But gentlemen marry brunettes

Pippa Rathborne's SCRATCH POST

Once upon a time, long, long ago, longer than the first BB creams, or plastic surgery, longer ago than the film of How To Marry a Millionaire, longer even than the age of Flappers and their shingle bobs, when Anita Loos wrote Gentlemen Prefer Blondes and its sequel, But Gentlemen Marry Brunettes, longer than when unstoppable American heiresses married into the British and European aristocracy, longer ago than universal suffrage and universal education, at a time when the only universally accepted truth for a woman’s fate was in the marriage market, there lived two beautiful, but very poor, dark-haired sisters known as the Gunning Beauties.

They became A-list celebrities of their day, Cinderellas who escaped from genteel poverty in Ireland – so poor that they had to try earning a living on the stage – to social ascendancy in England through marriage to aristocrats – fine, if you…

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Under the canopy of heaven: A Gypsy’s winter birth in Lincolnshire, 1820

All Things Georgian

When you picture gypsies of the past, do you picture them travelling in their gaudily painted horse-drawn caravans or vardo’s?  In truth, this form of transport is a relatively modern invention, and the gypsy people generally sheltered in ‘bender’ tents, using donkeys and carts to transport and carry their tents and their belongings from place to place.  A bender tent is formed from a covering of tarpaulin placed over flexible branches, usually willow or hazel, which are staked into the ground, a crude but very effective form of shelter.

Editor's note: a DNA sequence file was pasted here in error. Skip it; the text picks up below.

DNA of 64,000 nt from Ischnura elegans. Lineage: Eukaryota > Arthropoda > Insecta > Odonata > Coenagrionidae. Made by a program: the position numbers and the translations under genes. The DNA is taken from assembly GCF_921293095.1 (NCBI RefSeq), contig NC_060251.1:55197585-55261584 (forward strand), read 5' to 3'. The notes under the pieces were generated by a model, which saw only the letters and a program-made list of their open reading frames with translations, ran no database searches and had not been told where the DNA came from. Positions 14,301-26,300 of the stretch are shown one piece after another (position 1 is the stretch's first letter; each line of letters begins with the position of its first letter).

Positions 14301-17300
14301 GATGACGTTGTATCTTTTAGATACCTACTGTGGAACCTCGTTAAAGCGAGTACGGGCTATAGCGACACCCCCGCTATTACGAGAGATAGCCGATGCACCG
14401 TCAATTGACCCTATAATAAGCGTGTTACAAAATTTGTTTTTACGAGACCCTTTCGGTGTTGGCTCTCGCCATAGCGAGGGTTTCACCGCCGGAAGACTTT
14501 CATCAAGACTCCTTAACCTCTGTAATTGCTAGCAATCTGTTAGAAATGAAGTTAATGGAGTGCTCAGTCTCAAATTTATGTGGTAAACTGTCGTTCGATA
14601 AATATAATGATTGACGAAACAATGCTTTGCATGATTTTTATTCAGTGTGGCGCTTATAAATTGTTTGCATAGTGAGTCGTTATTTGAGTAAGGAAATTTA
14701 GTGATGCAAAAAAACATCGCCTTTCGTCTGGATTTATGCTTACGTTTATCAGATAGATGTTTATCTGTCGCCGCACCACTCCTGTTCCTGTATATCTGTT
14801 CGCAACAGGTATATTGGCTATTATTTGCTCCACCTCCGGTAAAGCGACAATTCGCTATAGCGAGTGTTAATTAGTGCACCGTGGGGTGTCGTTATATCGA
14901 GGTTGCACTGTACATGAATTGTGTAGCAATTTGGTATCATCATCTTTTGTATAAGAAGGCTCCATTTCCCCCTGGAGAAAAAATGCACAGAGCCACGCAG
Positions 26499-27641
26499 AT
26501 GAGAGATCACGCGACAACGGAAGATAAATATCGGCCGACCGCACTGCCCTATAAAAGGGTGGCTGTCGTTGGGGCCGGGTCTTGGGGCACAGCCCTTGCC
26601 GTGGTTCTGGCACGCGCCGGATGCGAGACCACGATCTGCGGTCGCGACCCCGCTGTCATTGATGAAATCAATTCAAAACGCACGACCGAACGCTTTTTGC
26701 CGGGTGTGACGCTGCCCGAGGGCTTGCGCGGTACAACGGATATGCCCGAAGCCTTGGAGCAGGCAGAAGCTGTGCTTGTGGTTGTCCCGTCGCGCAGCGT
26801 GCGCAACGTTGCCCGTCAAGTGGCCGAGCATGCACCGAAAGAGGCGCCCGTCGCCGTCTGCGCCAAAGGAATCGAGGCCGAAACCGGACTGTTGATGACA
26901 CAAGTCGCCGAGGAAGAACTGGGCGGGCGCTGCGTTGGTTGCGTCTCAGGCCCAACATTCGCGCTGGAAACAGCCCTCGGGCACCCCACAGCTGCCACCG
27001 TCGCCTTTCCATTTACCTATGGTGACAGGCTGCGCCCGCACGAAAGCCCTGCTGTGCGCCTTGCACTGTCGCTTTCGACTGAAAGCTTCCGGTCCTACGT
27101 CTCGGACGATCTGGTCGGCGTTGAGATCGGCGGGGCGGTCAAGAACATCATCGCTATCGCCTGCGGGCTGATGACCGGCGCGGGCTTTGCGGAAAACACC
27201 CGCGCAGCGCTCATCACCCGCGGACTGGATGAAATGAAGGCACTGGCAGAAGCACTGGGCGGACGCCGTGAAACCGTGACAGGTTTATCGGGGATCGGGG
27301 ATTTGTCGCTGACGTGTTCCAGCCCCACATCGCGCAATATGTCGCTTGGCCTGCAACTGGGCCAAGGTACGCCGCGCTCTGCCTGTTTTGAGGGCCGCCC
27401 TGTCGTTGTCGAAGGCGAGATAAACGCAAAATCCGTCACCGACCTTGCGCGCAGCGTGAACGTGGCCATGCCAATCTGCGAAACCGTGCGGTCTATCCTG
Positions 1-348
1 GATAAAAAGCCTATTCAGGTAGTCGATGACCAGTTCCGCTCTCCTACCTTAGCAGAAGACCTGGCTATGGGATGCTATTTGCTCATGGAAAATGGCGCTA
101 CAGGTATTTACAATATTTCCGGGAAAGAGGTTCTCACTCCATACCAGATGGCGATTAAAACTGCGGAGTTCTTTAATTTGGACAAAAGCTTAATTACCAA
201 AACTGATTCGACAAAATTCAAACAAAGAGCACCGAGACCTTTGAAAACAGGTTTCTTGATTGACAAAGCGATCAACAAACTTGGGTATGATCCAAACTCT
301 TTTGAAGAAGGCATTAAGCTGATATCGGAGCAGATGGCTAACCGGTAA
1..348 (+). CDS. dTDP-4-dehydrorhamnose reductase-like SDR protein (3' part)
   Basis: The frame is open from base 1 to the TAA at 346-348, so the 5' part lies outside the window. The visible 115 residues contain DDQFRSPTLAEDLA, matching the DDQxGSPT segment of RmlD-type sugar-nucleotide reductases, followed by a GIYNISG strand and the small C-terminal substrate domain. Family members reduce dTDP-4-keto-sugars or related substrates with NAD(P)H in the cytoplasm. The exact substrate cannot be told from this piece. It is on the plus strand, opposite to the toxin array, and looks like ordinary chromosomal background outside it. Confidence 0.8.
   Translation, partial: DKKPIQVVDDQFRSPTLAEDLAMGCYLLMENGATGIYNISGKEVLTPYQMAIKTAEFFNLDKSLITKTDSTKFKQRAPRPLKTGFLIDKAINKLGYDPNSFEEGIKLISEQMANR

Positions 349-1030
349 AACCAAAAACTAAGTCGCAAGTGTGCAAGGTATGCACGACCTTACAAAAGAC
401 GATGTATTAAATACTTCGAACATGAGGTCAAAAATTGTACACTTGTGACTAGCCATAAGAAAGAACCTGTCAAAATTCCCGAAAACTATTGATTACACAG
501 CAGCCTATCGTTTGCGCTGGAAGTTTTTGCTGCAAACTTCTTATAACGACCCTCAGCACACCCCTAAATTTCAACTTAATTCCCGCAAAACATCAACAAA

Inside a tent

gypsy

For this reason, it was common for these people to ‘overwinter’ in lodgings in towns and cities rather than camp in the very coldest months.  Sometimes though, they did find themselves living in their tents during the freezing temperatures.  On the evening of the 17th February, 1820, in the Lincolnshire countryside, a boy was born in such a tent in…

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